These problems attracted the attention of a growing number of Oregonians, including some in positions of power, who supported a series of innovative and landmark environmental protection initiatives. Pollution was a particularly visible problem on the Willamette River, where industrial pollutants, sewage, and other contaminants led to unsafe water quality, especially during drier months. During the 1960s and 1970s, the Oregon State Sanitary Authority and its successor, the Department of Environmental Quality (established in 1969), strengthened and enforced efforts to limit pollution from Willamette River cities and industries, especially pulp and paper mills. By 1972, all municipalities and all but one pulp and paper mill met pollution treatment requirements. The state also sought to reduce other kinds of waste and encourage conservation: the “Bottle Bill” of 1971 established a deposit and return system for beverage containers; the “Bicycle Bill” (also 1971) required jurisdictions building roads, streets, or highways to also include facilities for bicycles and pedestrians; and state agencies, as well as some private businesses, implemented a variety of energy conservation measures.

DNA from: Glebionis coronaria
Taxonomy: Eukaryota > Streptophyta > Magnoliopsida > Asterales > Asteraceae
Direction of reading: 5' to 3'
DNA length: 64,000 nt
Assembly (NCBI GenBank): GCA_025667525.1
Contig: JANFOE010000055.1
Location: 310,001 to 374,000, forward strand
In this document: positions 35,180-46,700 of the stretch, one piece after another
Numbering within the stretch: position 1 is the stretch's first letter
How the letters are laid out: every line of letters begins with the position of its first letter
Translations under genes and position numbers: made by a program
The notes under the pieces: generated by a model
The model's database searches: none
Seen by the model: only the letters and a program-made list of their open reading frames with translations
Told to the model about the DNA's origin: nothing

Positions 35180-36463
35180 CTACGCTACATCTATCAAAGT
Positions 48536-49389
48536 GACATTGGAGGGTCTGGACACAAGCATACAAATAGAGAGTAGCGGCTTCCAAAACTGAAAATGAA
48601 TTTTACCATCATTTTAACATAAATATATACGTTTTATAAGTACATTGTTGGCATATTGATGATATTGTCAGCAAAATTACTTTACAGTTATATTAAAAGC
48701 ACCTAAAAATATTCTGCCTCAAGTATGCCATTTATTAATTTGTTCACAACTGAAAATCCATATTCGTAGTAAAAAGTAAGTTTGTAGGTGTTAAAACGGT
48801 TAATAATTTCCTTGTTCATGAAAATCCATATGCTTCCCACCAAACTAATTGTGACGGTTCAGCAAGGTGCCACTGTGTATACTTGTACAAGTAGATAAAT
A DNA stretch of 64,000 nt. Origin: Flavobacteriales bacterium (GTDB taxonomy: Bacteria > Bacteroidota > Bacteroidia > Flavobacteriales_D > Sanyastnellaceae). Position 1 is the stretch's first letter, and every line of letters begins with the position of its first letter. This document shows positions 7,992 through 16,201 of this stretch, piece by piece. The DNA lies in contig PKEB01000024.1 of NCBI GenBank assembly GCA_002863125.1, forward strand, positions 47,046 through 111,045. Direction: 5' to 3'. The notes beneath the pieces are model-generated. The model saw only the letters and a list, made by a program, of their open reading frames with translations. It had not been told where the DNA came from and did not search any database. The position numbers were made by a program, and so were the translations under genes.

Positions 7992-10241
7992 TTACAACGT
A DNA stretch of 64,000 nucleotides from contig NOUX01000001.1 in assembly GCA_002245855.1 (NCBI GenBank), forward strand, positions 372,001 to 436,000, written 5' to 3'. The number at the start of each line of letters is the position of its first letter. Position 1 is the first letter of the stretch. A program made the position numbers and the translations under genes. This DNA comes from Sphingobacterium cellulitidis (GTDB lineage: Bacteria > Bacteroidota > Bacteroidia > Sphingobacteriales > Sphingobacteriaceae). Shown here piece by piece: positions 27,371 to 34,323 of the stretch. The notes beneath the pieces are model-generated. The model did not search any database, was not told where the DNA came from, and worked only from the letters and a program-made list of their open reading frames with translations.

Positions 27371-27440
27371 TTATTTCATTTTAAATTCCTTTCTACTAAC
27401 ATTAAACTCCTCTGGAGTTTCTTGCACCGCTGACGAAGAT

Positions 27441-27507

Other environmental protection efforts of the time sought to preserve open spaces for public enjoyment and recreation. In 1967, the “Beach Bill” established that all of Oregon’s beaches, from the water to the dunes, were open to the public and were not for private ownership and development, expanding and strengthening existing protections established in 1913. Six years later, Oregon established a groundbreaking statewide land-use planning system that required all cities and counties to create zoning ordinance and long-range land-use plans. These plans established urban growth boundaries to regulate sprawl and set goals in 19 areas, including energy conservation, preservation of agricultural and forest lands, and air, water and land resource quality. Taken together, these and other environmental protection initiatives represented what then-Governor Tom McCall called “The Oregon Story”: a belief that Oregonians should take innovative action to improve the quality of life in their state.